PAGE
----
This past week I was watching the news when I saw a clip of the flooding in Venice, which has left 70 percent of the city underwater. As I watched images of the water in St. Mark’s square reaching inhabitants’ thighs, my mind wandered to the annual Erotica Show that takes place every November in London.
Admittedly to you, the reader, this will seem like a pretty significant leap in my stream of consciousness, but there is a connection, so allow me to fill in the blanks. Two years ago I travelled from Vancouver to Venice the old fashioned way – by ship and train. Venice was in full seasonal flood when I got there, but the authorities throughtfully lay down duckboards – wooden platforms – so that tourists and residents don’t get their feet soaked as they move around the city.
A few days later I found myself standing in the rain outside London’s Olympia, waiting to get into what is billed as ‘the world’s largest erotica exhibition.’ I was astonished to learn that among the 200 exhibitors that year was the venerable and highly-respected Royal Society for the Protection of Birds (RSPB).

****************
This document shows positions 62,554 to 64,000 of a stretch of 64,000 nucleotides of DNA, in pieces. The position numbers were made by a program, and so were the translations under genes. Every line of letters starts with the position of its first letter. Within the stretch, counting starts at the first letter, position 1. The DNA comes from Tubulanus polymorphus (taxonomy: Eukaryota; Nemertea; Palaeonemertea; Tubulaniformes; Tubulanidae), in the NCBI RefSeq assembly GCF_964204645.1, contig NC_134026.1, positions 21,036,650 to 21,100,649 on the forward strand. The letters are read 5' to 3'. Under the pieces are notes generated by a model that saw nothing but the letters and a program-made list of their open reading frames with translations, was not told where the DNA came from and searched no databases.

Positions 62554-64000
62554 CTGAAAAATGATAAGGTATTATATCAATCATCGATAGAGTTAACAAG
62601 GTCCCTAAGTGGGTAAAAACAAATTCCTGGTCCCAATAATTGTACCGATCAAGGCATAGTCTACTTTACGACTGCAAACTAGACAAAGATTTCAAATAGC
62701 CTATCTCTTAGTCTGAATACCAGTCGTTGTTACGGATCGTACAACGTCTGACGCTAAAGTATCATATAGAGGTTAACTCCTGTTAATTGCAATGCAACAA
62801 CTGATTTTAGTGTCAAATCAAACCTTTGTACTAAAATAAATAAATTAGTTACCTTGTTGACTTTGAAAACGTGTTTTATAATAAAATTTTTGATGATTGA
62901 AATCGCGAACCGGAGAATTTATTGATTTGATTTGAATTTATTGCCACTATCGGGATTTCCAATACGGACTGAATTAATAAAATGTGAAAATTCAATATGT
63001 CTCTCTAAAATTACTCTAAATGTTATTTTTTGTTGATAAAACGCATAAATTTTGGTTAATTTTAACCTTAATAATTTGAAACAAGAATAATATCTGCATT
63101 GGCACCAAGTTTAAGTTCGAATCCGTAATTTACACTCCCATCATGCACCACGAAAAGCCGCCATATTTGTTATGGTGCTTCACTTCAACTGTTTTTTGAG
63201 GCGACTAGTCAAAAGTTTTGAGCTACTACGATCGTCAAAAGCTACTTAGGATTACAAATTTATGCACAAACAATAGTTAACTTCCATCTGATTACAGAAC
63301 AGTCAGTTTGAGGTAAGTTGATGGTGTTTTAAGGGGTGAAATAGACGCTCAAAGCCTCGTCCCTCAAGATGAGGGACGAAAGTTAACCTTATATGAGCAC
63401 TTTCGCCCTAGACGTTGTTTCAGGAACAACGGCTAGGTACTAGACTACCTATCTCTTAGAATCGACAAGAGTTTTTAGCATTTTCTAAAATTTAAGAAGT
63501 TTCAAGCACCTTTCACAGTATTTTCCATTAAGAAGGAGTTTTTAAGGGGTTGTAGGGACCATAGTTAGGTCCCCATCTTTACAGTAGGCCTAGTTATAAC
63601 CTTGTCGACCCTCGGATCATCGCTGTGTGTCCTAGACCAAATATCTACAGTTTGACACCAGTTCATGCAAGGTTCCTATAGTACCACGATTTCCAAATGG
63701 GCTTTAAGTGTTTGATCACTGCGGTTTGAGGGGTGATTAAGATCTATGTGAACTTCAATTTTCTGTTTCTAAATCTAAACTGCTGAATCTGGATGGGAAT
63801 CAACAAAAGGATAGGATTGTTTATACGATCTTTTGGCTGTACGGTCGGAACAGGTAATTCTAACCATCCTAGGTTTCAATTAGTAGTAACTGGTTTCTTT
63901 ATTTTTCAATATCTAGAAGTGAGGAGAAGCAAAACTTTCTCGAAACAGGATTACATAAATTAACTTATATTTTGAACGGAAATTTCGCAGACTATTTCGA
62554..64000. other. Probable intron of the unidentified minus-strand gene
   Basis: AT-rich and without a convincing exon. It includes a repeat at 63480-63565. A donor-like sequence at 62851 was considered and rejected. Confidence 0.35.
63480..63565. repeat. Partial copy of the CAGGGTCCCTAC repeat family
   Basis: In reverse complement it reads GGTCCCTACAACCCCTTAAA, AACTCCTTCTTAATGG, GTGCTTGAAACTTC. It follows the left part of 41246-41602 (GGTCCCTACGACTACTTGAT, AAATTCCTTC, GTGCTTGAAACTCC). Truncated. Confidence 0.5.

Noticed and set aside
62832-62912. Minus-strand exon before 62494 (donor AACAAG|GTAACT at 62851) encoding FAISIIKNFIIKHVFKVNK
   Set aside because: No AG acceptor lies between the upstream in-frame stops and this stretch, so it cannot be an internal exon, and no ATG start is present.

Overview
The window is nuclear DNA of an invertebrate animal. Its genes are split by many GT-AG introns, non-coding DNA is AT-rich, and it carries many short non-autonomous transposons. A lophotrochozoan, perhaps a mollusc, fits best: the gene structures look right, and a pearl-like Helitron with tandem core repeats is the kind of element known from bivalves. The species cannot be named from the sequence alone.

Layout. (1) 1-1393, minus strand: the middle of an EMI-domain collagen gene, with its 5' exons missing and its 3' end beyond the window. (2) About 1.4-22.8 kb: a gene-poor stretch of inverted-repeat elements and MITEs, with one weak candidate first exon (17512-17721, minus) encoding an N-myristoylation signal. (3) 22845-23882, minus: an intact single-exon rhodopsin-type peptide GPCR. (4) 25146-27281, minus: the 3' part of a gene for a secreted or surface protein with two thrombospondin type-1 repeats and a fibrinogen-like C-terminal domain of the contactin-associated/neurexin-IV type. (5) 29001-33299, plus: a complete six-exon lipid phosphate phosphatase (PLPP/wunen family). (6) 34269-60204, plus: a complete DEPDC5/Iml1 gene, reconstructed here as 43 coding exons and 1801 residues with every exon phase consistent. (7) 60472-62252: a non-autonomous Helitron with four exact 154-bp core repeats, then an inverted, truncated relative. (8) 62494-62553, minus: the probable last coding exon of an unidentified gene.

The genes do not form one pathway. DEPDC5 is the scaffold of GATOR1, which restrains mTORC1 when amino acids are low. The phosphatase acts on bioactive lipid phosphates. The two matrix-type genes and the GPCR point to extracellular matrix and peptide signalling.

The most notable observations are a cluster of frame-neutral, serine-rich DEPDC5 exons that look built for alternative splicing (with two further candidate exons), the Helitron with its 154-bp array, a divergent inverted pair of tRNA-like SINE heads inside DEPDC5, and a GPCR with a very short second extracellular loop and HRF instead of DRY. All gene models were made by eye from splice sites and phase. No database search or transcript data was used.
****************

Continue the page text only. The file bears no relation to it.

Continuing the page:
The RSPB had decided to ‘ruffle a few feathers’ by embarking on a membership drive at the event. The charity, whose patron is the Queen, set up a stand, among the purveyors of fetish equipment and sex toys, in a bid to sign up new supporters.
And when you think about it, it made perfect sense. It’s an internationally recognized event, drawing visitors from all over the world that generates massive media coverage. And after all, it wouldn’t be the first time a few feathers made their ways into the bedrooms of the world! Indeed, burlesque dancers sporting feathers performed at the stall beneath the slogan, “Come and Play in our Wetlands.”
Fast-forward to the present, and I realized watching those news clips how the strange elements that shaped my European oddysey form an important part of my novel, Spank: The Improbable Adventures of George Aloysisus Brown. St. Mark’s in Venice, bird-watching, and erotica each play a role! But I’m not going to spoil it; you’re going to have to read it to see how all those elements fit together.